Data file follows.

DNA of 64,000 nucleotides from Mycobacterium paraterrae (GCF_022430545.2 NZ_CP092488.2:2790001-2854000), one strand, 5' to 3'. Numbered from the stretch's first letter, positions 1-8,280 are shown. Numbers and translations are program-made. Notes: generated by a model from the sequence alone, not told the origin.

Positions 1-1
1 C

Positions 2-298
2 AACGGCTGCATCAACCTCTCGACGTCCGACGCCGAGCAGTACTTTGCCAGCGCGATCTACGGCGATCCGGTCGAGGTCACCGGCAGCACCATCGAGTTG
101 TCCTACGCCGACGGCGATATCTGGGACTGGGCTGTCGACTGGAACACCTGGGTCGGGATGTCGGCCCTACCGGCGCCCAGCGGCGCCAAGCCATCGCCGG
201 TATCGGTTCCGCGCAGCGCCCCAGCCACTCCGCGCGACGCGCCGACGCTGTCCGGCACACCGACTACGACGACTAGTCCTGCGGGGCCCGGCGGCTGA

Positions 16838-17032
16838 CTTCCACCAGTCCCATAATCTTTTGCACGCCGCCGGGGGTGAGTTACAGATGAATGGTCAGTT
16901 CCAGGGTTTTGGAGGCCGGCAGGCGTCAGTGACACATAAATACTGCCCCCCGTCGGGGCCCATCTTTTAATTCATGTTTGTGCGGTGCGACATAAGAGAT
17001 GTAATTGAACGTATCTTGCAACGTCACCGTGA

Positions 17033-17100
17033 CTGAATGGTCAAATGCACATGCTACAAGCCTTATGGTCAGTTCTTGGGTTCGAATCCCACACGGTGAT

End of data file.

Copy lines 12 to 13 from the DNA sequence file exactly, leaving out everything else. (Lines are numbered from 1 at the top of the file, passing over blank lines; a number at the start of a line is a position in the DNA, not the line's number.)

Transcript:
Positions 17033-17100
17033 CTGAATGGTCAAATGCACATGCTACAAGCCTTATGGTCAGTTCTTGGGTTCGAATCCCACACGGTGAT